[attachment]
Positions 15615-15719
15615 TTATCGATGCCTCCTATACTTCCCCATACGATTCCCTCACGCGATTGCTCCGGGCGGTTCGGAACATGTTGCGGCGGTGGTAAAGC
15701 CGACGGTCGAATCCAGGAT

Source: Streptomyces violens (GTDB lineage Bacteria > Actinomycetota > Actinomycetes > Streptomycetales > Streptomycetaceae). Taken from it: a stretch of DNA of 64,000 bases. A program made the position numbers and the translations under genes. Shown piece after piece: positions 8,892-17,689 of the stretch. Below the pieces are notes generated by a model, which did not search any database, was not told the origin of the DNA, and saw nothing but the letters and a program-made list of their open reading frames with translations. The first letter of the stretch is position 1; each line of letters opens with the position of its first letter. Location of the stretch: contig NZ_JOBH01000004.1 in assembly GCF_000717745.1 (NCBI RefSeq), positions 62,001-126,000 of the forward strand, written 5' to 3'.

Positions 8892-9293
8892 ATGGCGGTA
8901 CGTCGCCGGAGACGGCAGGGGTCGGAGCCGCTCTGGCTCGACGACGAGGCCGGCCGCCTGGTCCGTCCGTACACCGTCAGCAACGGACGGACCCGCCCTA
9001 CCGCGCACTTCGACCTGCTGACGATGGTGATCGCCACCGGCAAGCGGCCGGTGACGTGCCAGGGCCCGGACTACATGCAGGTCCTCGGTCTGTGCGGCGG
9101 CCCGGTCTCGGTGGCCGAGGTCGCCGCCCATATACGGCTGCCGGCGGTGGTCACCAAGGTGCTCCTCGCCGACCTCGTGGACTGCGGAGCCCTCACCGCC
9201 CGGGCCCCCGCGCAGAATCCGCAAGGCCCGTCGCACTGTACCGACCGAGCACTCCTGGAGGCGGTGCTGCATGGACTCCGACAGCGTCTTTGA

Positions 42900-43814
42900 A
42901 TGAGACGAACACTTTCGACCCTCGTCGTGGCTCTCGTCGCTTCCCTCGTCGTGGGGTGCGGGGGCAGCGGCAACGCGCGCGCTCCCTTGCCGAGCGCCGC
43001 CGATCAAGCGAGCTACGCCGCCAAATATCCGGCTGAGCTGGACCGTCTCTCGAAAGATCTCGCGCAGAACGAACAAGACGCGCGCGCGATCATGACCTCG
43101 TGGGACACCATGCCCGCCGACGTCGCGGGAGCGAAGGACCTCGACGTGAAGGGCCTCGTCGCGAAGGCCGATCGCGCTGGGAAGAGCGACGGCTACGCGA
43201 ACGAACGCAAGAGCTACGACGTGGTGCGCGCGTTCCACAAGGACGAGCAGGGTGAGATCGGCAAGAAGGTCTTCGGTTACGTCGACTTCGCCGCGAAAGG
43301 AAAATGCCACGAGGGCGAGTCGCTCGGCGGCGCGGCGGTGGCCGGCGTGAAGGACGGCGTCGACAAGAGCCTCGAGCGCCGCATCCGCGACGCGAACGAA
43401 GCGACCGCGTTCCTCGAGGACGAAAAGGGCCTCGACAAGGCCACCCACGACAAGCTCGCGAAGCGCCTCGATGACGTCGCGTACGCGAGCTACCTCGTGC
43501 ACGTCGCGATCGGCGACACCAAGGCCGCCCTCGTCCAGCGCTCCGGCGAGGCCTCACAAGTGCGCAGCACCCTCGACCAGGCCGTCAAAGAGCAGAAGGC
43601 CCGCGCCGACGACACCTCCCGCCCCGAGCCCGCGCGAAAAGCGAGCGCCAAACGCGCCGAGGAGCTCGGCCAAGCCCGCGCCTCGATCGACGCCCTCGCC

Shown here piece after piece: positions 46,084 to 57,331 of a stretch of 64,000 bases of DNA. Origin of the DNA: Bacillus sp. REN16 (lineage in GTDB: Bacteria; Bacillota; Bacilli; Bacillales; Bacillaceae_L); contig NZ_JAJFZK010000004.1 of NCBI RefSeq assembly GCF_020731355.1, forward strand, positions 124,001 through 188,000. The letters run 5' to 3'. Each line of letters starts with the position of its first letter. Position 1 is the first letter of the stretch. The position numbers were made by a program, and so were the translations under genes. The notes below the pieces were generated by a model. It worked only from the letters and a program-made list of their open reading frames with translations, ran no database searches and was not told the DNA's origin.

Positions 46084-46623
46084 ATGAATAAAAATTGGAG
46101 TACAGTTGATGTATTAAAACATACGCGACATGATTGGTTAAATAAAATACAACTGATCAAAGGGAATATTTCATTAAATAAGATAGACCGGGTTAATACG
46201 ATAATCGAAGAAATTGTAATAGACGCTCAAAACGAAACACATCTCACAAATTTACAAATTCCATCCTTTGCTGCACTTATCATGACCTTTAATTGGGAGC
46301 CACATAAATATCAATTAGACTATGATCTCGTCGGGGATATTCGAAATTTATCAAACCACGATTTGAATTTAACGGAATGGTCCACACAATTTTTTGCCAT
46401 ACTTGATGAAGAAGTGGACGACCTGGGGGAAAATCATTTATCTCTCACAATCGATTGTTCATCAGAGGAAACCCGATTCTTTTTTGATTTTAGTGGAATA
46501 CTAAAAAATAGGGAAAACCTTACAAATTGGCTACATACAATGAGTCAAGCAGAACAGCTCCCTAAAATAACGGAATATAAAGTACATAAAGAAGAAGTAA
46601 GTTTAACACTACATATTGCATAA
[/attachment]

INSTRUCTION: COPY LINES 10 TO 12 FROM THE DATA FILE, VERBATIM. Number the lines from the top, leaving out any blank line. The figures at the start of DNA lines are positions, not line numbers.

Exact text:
9201 CGGGCCCCCGCGCAGAATCCGCAAGGCCCGTCGCACTGTACCGACCGAGCACTCCTGGAGGCGGTGCTGCATGGACTCCGACAGCGTCTTTGA

Positions 42900-43814
42900 A